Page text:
On the other hand, there are ‘under the radar’ faults that are seldom discussed in the popular wine media or amongst professionals. A prime example is ‘atypical ageing’, by which white wines very rapidly lose varietal character and develop undesirable aroma and palate characteristics. This fault, often confused with premature oxidation, has been described as ‘one of the most serious quality problems in white wine making in nearly all wine producing countries’ [2]. It has been estimated that up to 20% of USA wines might be affected [3].

The financial impact upon producers and distributors who have sold faulty product can be immediate and direct. Supermarkets and merchants impose chargebacks upon suppliers when customers return wines. On an individual basis, this may be the cost of the bottle in question, the cost of analysis of other bottles, the cost of replacement bottles and a ‘fine’, or service handling fee. On a volume basis, the trade customer may demand reimbursement for pallets or even containers of affected wine, shipping and warehouse costs, handling, and possibly also excise duties which, in some countries, can amount to several times the value of the wine in question. If there are problems with subsequent shipments, the merchant may well blacklist the producer or supplier. The longer‐term financial impact can be massive. For example, winery contamination with haloanisoles has, on occasions, necessitated the destruction and rebuilding of cuveries and chais, as discussed in Chapter 3.

In Chapters 3–14, I discuss in detail individual categories of wine faults. I do not claim the list of faults included to be exhaustive. The discussion of each fault generally includes:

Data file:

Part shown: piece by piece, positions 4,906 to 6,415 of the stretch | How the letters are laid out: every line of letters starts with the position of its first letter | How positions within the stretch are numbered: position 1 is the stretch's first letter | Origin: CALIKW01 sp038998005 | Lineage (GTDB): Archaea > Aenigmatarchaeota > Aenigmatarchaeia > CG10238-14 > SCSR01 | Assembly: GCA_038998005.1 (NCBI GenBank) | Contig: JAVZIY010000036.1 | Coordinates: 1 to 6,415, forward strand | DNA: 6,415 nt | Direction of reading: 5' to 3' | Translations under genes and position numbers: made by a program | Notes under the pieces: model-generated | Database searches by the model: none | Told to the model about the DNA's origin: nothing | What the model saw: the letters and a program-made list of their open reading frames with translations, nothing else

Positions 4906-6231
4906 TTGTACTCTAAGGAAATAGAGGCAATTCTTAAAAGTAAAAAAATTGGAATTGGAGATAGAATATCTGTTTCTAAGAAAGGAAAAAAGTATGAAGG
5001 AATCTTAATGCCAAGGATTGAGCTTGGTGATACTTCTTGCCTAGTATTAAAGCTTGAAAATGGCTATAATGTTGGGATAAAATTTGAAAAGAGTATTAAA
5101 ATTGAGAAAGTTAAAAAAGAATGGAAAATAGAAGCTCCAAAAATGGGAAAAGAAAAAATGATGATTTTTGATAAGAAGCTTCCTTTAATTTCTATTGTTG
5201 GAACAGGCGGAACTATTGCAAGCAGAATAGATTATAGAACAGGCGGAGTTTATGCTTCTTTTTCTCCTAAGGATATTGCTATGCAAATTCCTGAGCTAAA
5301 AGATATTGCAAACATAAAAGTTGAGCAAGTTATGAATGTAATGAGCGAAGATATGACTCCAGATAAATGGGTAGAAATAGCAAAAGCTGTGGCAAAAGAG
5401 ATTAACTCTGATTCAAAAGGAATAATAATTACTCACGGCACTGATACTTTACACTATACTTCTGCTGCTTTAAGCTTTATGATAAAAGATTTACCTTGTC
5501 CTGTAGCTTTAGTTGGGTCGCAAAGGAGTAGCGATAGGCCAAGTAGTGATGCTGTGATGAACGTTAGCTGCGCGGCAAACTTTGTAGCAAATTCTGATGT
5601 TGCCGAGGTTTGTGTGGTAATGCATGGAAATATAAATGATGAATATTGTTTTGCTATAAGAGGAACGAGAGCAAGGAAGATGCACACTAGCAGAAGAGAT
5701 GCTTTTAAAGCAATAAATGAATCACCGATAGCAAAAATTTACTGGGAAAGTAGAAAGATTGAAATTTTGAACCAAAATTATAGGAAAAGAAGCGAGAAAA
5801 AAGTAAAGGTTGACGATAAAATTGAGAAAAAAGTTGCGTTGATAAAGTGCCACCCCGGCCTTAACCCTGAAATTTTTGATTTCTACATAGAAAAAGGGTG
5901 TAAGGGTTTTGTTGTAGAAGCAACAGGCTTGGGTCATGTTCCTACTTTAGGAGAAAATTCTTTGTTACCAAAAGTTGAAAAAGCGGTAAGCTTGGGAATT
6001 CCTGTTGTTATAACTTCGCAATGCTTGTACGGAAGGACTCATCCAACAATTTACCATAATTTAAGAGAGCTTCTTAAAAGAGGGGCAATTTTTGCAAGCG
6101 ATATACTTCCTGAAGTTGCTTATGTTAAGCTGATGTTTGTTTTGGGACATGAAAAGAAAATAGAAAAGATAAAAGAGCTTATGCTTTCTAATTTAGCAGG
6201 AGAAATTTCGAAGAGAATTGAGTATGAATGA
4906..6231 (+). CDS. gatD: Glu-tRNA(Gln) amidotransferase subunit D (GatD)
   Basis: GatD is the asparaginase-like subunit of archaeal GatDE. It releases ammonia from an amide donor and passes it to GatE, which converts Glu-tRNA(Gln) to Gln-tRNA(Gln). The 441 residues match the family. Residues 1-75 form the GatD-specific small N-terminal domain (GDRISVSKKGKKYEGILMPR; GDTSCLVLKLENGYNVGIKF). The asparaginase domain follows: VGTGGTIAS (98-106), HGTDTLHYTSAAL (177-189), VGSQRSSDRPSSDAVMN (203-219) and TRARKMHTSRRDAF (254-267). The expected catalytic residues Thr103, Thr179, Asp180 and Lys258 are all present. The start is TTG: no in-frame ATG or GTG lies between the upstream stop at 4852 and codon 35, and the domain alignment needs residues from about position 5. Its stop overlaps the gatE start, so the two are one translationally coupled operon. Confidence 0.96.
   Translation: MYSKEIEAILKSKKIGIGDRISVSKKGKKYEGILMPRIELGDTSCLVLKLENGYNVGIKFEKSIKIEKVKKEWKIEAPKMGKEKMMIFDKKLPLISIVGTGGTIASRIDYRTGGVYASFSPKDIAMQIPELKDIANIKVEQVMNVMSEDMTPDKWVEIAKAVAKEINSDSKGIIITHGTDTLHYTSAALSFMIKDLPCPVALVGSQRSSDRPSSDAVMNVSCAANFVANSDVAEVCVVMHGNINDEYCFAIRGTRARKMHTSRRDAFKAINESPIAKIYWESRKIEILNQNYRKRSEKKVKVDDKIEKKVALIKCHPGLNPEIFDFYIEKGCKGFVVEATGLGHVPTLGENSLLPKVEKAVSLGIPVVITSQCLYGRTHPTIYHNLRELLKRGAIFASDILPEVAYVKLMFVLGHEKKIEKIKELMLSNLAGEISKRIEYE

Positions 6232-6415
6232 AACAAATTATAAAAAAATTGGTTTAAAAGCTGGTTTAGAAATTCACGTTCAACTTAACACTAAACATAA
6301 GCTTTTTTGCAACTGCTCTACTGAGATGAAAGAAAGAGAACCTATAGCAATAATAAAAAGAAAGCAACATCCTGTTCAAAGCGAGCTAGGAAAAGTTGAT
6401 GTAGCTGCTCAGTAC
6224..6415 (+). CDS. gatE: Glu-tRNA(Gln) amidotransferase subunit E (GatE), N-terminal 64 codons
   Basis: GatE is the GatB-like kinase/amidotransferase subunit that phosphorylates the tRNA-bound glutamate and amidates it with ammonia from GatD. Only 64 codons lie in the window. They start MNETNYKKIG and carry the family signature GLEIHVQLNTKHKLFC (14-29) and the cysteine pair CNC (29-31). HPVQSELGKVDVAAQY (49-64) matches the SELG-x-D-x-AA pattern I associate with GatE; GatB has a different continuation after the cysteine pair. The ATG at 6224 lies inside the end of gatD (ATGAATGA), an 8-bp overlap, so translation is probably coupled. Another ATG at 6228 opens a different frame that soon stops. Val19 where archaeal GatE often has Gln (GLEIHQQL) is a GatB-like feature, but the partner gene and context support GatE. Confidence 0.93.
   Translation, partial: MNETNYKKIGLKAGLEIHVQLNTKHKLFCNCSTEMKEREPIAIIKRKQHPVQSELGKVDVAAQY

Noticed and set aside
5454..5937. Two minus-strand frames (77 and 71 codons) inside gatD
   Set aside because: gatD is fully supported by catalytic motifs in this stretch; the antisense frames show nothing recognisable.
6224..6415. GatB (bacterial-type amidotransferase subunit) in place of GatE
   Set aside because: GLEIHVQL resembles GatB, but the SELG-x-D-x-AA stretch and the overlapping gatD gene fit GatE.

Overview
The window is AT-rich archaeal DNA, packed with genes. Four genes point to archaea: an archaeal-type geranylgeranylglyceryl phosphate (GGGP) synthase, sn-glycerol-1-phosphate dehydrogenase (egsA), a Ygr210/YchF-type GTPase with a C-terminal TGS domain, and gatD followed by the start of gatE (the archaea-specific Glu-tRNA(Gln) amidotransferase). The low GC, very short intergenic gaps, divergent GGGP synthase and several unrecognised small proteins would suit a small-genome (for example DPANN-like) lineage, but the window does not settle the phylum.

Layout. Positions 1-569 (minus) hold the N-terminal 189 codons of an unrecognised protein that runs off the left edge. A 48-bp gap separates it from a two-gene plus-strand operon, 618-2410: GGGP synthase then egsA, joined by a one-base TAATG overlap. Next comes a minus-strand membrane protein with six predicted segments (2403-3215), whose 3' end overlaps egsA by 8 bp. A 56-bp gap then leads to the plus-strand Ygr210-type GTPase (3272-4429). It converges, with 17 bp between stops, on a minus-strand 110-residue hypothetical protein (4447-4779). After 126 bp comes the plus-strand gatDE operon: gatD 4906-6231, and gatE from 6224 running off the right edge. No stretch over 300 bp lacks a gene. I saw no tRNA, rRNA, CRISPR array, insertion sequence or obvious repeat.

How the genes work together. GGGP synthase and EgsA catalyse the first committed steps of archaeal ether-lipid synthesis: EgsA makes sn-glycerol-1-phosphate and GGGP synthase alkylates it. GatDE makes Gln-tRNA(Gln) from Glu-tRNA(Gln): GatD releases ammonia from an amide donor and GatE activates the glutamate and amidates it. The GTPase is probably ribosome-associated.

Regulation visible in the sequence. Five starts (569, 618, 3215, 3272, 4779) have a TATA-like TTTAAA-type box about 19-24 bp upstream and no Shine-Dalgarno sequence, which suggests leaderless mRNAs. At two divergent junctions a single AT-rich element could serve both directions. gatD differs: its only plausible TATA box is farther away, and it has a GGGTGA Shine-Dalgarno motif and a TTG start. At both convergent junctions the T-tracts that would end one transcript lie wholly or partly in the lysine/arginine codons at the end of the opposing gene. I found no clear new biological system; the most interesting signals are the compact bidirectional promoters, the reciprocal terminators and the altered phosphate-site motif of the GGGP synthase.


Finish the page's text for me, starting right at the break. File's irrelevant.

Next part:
• What it is, in basic terms;
  • How it can be detected by:
    sensory recognition, including sensory detection thresholds;
    laboratory analysis;
  • What the cause is;
  • At which stage/s of production, maturation, or storage it can occur;
  • How it might be prevented;
  • Whether an affected wine is treatable, and if so how;
  • The detailed science applicable to the fault.

The ‘history’ of the individual faults is also covered. Throughout the book, particularly Chapter 18, there is a general discussion of the implementation of what constitutes good procedures and practices in the vineyard and winery to enhance quality and minimise the likelihood of faults from occurring. Carrying out audits of premises, equipment, and inventory to identify microbial or chemical contamination can be costly and taking steps to address issues identified even more so. The cost of being unaware of problems, or doing nothing to rectify them, is incalculable. I am acutely aware of budget constraints that are an everyday challenge, particularly to the small producer, and such implementation may be generally achieved at minimum expense. Information on the identification of faults by laboratory analysis, and how faults may be rectified is given in general terms. However, producers seeking to address specific issues are advised to seek advice from any of the laboratories, consultants, and companies specialising in the identification and treatment of oenological problems. It is the responsibility of producers to check the legality of any method suggested, or the addition of any oenological products, in the country/region of production and market.